In my excitement to talk to Maltin, I sort of butted into the conversation he was having with the guy who asked a question before me (sorry guy). He'd asked Leonard what he thought of the live action production of Beauty and the Beast. His response: it left him cold because the animated objects didn't have the same range of emotion as human actors or full animation. For weeks I had wondered why this perfectly lovely movie had appeared so bland to me; that observation was a revelation and I couldn't help telling him how grateful I was to finally understand my own reservations.

I was delighted that a couple of my friends took photos of me talking to Maltin. It hadn't occurred to me at all to commemorate the moment. I was just excited to talk to this kind-hearted, thoughtful man who possesses such an astounding wealth of knowledge. It's nice to have something to remind me that moment was real:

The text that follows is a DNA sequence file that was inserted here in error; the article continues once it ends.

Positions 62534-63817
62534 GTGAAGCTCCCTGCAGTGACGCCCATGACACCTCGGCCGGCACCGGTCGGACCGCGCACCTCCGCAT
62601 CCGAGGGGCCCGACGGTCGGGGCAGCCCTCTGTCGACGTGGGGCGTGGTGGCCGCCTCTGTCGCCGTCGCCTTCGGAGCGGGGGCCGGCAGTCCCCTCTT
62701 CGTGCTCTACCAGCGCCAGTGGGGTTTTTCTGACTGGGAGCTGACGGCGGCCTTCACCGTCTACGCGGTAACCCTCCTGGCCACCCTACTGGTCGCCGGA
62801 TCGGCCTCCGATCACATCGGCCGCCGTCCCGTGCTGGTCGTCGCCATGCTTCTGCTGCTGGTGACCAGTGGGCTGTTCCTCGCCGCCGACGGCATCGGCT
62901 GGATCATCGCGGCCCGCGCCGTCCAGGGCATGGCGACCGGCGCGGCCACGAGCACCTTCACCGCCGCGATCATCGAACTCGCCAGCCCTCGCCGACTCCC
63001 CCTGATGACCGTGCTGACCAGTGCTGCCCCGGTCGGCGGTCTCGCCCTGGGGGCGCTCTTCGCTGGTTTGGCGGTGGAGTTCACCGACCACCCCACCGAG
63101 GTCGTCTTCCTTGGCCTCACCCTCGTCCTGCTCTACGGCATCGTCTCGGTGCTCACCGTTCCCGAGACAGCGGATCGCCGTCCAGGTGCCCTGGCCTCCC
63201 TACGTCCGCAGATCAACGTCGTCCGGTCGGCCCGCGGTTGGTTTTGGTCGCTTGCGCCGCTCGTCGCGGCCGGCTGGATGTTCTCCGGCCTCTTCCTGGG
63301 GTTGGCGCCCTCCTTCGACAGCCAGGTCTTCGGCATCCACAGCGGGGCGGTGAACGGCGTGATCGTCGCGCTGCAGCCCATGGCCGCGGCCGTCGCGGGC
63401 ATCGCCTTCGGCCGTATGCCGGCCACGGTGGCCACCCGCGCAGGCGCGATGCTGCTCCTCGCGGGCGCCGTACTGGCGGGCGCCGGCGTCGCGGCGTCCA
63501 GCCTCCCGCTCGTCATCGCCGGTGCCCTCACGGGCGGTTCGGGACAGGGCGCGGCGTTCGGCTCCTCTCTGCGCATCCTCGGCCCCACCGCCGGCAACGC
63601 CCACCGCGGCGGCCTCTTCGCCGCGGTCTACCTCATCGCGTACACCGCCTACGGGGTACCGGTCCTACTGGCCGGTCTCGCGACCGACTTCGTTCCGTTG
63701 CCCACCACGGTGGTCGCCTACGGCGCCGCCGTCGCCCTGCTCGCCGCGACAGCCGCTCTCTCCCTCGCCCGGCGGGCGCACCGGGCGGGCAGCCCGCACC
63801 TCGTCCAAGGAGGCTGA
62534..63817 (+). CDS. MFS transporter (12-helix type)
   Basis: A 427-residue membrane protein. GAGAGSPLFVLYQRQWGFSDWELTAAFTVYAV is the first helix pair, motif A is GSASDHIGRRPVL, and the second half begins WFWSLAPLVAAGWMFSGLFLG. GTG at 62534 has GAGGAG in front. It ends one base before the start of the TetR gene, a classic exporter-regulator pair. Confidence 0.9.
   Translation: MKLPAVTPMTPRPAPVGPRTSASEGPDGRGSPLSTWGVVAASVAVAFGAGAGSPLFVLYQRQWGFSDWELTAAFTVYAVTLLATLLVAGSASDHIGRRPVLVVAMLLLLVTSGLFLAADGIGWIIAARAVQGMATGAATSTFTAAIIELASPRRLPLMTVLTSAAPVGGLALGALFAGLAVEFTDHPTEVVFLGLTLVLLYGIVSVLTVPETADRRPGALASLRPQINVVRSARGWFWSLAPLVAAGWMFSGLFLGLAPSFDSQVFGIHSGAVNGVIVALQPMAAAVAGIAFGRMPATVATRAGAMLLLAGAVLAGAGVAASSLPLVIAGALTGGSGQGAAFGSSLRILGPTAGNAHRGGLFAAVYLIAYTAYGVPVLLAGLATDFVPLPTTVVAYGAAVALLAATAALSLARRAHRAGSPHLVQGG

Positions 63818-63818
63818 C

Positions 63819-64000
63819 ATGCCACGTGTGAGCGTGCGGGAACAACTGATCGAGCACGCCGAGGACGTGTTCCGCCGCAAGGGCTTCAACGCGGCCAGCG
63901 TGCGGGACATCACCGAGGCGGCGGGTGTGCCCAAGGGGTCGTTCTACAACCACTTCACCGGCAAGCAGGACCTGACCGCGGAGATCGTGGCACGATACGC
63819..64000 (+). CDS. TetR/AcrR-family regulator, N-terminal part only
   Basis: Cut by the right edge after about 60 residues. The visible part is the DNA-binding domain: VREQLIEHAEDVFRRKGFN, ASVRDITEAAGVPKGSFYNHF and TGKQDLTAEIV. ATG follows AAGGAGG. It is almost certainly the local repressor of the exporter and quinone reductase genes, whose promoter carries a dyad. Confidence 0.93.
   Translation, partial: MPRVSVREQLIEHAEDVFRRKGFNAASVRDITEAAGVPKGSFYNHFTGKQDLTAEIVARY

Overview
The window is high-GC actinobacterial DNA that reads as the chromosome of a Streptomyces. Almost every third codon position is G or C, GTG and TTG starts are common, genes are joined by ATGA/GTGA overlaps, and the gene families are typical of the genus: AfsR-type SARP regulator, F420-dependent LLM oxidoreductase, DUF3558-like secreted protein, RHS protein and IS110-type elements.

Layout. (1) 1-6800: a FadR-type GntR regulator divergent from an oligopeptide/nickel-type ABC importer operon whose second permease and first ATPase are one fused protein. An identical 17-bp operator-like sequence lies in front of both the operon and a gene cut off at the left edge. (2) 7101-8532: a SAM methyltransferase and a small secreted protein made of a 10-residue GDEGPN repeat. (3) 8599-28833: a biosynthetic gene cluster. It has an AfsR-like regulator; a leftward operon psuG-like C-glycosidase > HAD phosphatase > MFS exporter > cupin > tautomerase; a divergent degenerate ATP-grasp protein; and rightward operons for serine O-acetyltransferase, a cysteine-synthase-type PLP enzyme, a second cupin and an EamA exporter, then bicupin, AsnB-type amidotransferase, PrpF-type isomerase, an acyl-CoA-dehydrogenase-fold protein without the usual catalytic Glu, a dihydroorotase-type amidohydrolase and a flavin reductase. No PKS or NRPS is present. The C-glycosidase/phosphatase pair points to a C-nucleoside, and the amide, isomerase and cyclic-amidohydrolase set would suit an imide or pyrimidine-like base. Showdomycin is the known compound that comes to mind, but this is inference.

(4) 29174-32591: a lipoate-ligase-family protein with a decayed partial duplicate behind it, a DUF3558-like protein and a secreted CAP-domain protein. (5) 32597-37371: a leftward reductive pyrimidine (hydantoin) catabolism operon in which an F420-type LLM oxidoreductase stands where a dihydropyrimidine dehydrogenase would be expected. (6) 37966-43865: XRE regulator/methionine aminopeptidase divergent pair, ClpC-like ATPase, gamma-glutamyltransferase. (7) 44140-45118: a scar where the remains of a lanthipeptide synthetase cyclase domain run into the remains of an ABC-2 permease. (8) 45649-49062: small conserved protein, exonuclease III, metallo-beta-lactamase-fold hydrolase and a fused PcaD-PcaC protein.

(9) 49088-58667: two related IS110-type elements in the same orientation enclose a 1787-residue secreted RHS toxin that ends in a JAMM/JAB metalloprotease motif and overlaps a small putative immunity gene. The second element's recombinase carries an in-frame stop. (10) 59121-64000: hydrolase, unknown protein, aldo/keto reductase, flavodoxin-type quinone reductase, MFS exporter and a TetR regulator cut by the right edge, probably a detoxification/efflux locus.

Listening to Mr. Maltin and loving every moment. (Photo credit: @materialgirl850)

Dick Cavett

As I wrote in my TCMFF stars post, of all the talk shows I've watched over the years, Dick Cavett's is the only one where I'll watch episodes over and over, as if I am listening to a favorite piece of music. That's why I was so excited to hear him speak with Illeana Douglas in Club TCM, after the Maltin program. How amazing to see these two within an hour of each other.


Cavett is 80, and looks and acts like he's about 60. In his appearance and book signing, he seemed to have endless energy for telling stories and spending time with his fans. The host and writer handled having the spotlight to himself with ease, keeping the audience laughing throughout the interview, sharing stories about his career and the celebrities he's known over his long career. He got his biggest laugh sharing that one of his early successes was writing an introduction for the Jack Paar Show in which the host would say, "Ladies and gentlemen, what can I say about my next guest, except here they are, Jayne Mansfield!" You could tell he'd told that story many times and for good reason.

My full TCMFF 2017 coverage is here.

0 comments:

Post a Comment

Related Posts with Thumbnails